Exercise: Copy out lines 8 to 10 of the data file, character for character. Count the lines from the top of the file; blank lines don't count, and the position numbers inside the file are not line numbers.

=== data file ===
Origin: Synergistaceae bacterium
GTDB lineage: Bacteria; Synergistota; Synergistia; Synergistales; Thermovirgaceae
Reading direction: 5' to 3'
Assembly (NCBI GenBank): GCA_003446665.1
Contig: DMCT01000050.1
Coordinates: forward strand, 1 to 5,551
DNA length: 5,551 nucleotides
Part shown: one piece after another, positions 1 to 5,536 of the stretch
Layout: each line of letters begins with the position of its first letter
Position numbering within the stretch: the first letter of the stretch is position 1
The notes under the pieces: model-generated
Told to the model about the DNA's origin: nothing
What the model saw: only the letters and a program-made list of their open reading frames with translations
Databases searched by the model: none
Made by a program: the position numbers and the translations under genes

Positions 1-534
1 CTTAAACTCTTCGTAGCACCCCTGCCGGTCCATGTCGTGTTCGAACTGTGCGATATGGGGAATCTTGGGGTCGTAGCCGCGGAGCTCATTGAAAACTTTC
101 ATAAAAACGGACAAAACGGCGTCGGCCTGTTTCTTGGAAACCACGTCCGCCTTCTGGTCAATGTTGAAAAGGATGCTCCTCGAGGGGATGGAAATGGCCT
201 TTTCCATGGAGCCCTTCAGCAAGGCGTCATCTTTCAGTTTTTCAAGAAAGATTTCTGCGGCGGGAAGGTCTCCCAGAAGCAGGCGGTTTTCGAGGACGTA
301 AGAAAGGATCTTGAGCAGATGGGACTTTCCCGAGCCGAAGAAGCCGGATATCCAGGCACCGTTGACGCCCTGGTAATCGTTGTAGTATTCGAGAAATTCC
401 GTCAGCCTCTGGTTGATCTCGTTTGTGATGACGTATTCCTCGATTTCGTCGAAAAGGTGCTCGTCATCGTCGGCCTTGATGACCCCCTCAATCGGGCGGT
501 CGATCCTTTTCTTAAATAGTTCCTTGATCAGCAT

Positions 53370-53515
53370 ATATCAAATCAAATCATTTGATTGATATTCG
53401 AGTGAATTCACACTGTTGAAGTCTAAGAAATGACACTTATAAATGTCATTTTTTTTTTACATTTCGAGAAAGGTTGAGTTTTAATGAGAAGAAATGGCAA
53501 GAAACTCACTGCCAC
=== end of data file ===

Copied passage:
Part shown: one piece after another, positions 1 to 5,536 of the stretch
Layout: each line of letters begins with the position of its first letter
Position numbering within the stretch: the first letter of the stretch is position 1